Somalia: Why the Kenyan Government Should Apologise for its Neighbour Somalia

Djibouti (HAN) May 1st, 2014. Interview conducted by Abdi Moalim in Mogadishu. Somalia’s Ambassador to Kenya Mohamed Ali Nur says he is “very upset” at how Kenyan police treated a Somali diplomat recently arrested in Nairobi and demands the Kenyan government apologize for the incident. Ambassador Nur’s temporary return to Somalia elicited much speculation and news reports that diplomatic ties between the two countries were crumbling.

The two major diplomatic issues are:

One: The consul’s arrest, Kenyan police treated a Somali diplomat as refugee status and arrested in Nairobi police station.

Two: The Federal Ministry of National Security of Somali, Abdikarim Hussein Gulleed accused Kenyan government of violating Somalia’s territorial integrity and sovereignty and said, “The appointed representative to Jubba is not a consular to Kismanyo, but he is a Kenyan governor to the region, so as Kenya to take the control and the ownership of land of  Jubaland   region.”

After Kenyan police briefly arrested Somali Consul Siyad Mohamud Shire on Friday (April 25th), the Somali government summoned Nur to Mogadishu to be debriefed on the diplomatic incident and the general impact Kenya’s security crackdown is having on ethnic Somalis living in Kenya.

In an exclusive interview with Sabahi in Mogadishu, Nur clarified details about the consul’s arrest and the current state of the diplomatic relationship between Somalia and Kenya.

Sabahi: Can you tell us what happened the day the consul was arrested?

Ambassador Mohamed Ali Nur: The consul was [driving] on his way home on Friday when he passed through a location where Kenyan forces were conducting a security operation. The police stopped him and asked him for his documents. He showed them his diplomatic card and informed them that he was the consul at the Somali embassy.

[When the police] told him that he would be taken to the police station he requested to see the commanding officer of the operation. However, when the commanding officer came, he took away the consul’s diplomatic card and ordered him to get into a vehicle in which people accused of being in the country illegally had been rounded up.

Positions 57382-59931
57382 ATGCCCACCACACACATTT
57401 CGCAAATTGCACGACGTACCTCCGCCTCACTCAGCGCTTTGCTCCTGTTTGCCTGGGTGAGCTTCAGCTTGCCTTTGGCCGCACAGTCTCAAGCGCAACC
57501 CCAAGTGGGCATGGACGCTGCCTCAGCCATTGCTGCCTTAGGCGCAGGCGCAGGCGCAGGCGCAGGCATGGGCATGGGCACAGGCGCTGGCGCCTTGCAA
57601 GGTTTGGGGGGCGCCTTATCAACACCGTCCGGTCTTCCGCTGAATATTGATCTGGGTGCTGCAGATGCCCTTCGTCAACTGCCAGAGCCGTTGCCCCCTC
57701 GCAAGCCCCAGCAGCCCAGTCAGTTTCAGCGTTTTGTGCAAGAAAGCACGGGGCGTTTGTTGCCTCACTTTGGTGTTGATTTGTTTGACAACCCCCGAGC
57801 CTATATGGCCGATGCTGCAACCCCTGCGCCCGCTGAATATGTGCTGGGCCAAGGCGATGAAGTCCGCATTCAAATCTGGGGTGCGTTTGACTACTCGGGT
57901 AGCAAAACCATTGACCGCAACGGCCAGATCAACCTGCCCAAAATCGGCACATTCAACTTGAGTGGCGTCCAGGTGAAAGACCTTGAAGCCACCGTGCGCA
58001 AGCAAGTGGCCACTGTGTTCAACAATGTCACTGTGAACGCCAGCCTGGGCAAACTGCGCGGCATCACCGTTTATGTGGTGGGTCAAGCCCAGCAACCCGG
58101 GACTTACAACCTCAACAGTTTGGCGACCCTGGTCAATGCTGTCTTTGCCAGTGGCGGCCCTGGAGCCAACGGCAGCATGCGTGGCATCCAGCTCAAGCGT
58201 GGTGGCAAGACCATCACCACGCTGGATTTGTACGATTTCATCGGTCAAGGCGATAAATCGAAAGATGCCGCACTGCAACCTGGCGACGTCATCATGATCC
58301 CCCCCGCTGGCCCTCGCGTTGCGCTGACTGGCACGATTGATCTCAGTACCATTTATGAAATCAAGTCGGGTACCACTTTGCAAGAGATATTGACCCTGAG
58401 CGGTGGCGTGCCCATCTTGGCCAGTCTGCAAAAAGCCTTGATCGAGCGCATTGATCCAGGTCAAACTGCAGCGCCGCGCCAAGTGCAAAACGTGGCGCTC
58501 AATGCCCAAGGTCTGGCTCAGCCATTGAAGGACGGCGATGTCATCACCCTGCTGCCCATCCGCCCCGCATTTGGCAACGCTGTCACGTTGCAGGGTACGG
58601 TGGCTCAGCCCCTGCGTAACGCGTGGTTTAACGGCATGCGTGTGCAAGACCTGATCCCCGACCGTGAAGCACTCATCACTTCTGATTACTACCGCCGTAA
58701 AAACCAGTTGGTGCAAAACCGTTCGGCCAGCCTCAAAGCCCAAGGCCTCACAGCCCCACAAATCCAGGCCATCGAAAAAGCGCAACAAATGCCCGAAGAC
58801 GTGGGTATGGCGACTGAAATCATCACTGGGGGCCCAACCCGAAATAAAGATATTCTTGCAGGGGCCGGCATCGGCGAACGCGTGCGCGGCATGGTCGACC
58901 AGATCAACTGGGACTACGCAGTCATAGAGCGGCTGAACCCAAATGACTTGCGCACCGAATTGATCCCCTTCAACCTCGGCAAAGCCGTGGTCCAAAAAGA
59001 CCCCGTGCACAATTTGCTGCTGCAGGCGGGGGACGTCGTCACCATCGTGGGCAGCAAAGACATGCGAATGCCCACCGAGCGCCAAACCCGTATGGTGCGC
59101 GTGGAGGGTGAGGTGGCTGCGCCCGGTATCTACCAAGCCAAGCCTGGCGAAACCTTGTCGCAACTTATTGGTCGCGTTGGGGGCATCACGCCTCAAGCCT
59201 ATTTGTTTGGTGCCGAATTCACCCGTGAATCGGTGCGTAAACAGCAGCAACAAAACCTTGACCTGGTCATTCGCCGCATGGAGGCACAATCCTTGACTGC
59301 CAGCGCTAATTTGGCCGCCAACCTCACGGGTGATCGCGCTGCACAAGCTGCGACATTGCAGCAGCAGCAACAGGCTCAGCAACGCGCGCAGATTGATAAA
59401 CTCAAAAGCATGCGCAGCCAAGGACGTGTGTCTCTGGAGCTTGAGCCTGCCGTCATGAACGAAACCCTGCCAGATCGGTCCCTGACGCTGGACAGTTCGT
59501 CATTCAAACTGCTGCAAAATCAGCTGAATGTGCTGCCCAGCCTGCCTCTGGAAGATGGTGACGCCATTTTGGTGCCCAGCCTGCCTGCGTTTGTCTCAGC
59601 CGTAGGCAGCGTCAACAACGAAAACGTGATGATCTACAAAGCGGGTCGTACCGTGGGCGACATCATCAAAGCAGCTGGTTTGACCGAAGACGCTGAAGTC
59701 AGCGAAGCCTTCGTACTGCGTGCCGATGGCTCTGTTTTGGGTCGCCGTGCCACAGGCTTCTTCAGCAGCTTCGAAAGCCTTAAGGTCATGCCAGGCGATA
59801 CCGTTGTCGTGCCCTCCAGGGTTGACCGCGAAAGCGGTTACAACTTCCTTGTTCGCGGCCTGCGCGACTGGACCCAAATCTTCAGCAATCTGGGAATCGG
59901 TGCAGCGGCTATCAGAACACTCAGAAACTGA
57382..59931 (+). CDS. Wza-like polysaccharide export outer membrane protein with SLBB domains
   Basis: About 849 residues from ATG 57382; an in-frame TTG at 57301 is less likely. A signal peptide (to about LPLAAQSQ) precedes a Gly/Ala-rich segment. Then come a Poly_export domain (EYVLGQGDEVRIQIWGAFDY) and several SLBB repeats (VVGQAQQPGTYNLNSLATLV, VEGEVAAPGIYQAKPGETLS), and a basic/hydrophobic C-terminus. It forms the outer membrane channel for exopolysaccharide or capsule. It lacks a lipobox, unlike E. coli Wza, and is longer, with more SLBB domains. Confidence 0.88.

While waiting inside the police vehicle, the consul contacted me [from his mobile phone] and I went to [the Hurlingham check point] where he was being held. When I informed [the police] that this man was the consul of the embassy, the operation’s commanding officer told me that he would be taken to the [Kilimani] police station.

After [he was taken to the police station], I contacted the Police Commissioner of Kenya and the Ministry of Foreign Affairs and that resulted in the consul’s release.

Sabahi: What is your opinion on how the Kenyan police handled the situation?

Nur: I am very upset at how Kenya has treated our diplomat. It is an offense and it is wrong. It is also a violation, a violation of diplomatic conventions.

Sabahi: So what do you want the Kenyan government to do now?

Nur: We want the Kenyan government to officially apologise to us for what happened. They also have to take appropriate steps against the people who were responsible for what happened. We would like to see the mistake that took place rectified so that it never happens again.

Sabahi: Have you received a response from Kenya thus far?